Infographic of CCH community benefits

As an essential community asset, Cook County Health is proud to invest in the health of those whom we serve. We do this by providing free and discounted medical care, offering public health services, funding community-based resources, educating the next generation of health care providers and more. In all, Cook County Health provided $1 billion in community benefits in 2022.

The $1 billion investment includes the services Cook County Health provides as a health system and public health authority. Cook County Health’s two hospitals provide approximately 40% of the free medical care offered by all hospitals in the county.

Our mission at Cook County Health is to establish universal access to the world’s best care and health services for all Cook County residents, regardless of the ability to pay, so all may live their healthiest life.  We seek to create partnerships with other health providers and communities to enhance the health of the public. We also advocate for policies that promote the physical, mental and social well-being of the people of Cook County.

It is an honor to provide these vital community benefits to support the health and wellbeing of the residents of Cook County.


  • Bad Debts. The bad debt expense resulting from the extension of credit for services the hospital provided for which payment was expected but not received.
  • Donations. Cash and in-kind donations such as the value of meeting space, equipment, and personnel to assist other community health care providers, social service agencies and organizations.
  • Education. Costs incurred for hospital-based educational programs such as medical residency and internships and nursing. radiology technician and physical therapy programs, reduced by direct medical education funding from third-party payer reimbursement, offsite rotation revenue, fees charged, etc. Community health education and wellness programs should be reported under Subsidized Health Services section.
  • Government Sponsored Indigent Health Care. Unreimbursed cost of Medicare, Medicaid, and other federal, State, or local indigent health care programs, eligibility for which is based on financial need. Includes both inpatient and outpatient services. In calculating this cost, hospitals should apply a total cost-to-charge ratio to obtain costs, unless the hospital has an alternative method for determining costs, then deduct any revenues that were received for such services.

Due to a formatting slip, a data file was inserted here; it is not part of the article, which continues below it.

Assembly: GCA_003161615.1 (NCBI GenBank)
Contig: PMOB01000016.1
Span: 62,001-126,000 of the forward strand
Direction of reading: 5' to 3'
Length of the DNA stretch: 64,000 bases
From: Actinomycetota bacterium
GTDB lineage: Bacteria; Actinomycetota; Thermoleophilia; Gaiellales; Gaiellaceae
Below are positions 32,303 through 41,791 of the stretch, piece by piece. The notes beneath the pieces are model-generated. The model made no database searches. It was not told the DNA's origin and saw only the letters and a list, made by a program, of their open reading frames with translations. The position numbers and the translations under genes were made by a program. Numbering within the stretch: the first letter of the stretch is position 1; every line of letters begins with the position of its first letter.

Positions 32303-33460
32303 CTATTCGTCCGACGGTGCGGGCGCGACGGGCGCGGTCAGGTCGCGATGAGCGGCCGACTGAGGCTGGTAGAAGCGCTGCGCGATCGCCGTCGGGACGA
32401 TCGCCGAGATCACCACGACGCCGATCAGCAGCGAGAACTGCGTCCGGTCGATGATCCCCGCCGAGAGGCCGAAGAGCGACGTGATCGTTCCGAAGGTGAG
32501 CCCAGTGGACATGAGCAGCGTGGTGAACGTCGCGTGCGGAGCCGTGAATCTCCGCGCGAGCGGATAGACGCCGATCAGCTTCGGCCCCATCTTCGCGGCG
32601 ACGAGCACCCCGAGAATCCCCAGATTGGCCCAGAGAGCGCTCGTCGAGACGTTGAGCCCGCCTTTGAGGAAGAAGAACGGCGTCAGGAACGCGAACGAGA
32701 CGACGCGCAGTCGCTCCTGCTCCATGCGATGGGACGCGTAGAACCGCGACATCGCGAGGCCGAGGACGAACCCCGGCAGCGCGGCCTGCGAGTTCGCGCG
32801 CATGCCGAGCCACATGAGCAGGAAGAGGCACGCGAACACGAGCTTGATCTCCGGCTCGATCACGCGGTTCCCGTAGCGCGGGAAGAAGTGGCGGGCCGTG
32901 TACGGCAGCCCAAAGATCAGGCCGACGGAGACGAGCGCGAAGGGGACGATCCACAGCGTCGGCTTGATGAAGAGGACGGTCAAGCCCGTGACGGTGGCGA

• Language Assistant Services. Unreimbursed actual costs pertaining to language assistance service such as salaries and benefits of translators, costs of translation services provided via phone and costs of forms, notices and brochures provided in languages other than English, offset by any revenue received for these services.
  • Research. Cost of research activities conducted primarily to advance medical or health care services, including clinical drug trials, demonstration projects for alternative delivery systems, disease-specific research, etc. This portion of the report should include only actual costs not covered by grant funding or donations.
  • Subsidized Health Services. Subsidized health services for which the hospital, in response to community need, must subsidize from other revenue sources. It includes, but is not limited to, such services as emergency and trauma care, neonatal intensive care, community health clinics, and collaborative efforts with local government or private agencies to prevent illness and improve wellness, such as immunization programs. Includes specialty services that yield a financial loss such as rehabilitation, burn care, substance abuse, HIV/AIDS, geriatric, pediatric, clinics, hospice, physician referral service, ambulance and programs to prevent illness or injury and improve wellness such as community health screenings, immunization programs, health education, counseling and support groups, poison control, etc. Hospitals should determine the financial loss by calculating the costs of staff, materials, equipment, space, etc., offset by any third-party payment, patient fees, or donations.
  • Volunteer Services. Voluntary activities provided by hospital employees and volunteers in connection with a hospital’s Community Benefits Program that take place as the result of a formal hospital initiative to organize or promote voluntary participation in the activity. Value of volunteer time is to be calculated as the number of volunteer hours multiplied by minimum wage.